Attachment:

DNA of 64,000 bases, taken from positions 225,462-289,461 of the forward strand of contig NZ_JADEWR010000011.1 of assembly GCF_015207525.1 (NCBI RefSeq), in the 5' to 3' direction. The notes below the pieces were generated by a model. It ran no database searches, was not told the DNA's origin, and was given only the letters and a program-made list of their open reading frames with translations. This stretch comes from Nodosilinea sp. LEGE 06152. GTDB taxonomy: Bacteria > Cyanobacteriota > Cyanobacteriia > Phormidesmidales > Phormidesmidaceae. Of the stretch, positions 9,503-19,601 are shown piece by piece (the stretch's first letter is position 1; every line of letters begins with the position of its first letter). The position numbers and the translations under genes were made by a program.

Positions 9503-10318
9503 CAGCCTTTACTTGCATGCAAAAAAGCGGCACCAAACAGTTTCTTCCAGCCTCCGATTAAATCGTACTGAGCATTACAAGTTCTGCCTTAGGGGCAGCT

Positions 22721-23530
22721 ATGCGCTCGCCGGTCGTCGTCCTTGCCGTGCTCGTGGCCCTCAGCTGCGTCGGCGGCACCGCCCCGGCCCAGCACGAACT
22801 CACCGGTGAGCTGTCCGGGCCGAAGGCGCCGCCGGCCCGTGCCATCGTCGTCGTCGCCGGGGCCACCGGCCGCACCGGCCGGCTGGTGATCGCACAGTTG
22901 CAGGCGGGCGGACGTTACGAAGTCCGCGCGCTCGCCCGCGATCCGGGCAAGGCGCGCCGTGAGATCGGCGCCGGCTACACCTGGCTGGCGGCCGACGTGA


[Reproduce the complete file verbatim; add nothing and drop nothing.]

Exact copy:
DNA of 64,000 bases, taken from positions 225,462-289,461 of the forward strand of contig NZ_JADEWR010000011.1 of assembly GCF_015207525.1 (NCBI RefSeq), in the 5' to 3' direction. The notes below the pieces were generated by a model. It ran no database searches, was not told the DNA's origin, and was given only the letters and a program-made list of their open reading frames with translations. This stretch comes from Nodosilinea sp. LEGE 06152. GTDB taxonomy: Bacteria > Cyanobacteriota > Cyanobacteriia > Phormidesmidales > Phormidesmidaceae. Of the stretch, positions 9,503-19,601 are shown piece by piece (the stretch's first letter is position 1; every line of letters begins with the position of its first letter). The position numbers and the translations under genes were made by a program.

Positions 9503-10318
9503 CAGCCTTTACTTGCATGCAAAAAAGCGGCACCAAACAGTTTCTTCCAGCCTCCGATTAAATCGTACTGAGCATTACAAGTTCTGCCTTAGGGGCAGCT

Positions 22721-23530
22721 ATGCGCTCGCCGGTCGTCGTCCTTGCCGTGCTCGTGGCCCTCAGCTGCGTCGGCGGCACCGCCCCGGCCCAGCACGAACT
22801 CACCGGTGAGCTGTCCGGGCCGAAGGCGCCGCCGGCCCGTGCCATCGTCGTCGTCGCCGGGGCCACCGGCCGCACCGGCCGGCTGGTGATCGCACAGTTG
22901 CAGGCGGGCGGACGTTACGAAGTCCGCGCGCTCGCCCGCGATCCGGGCAAGGCGCGCCGTGAGATCGGCGCCGGCTACACCTGGCTGGCGGCCGACGTGA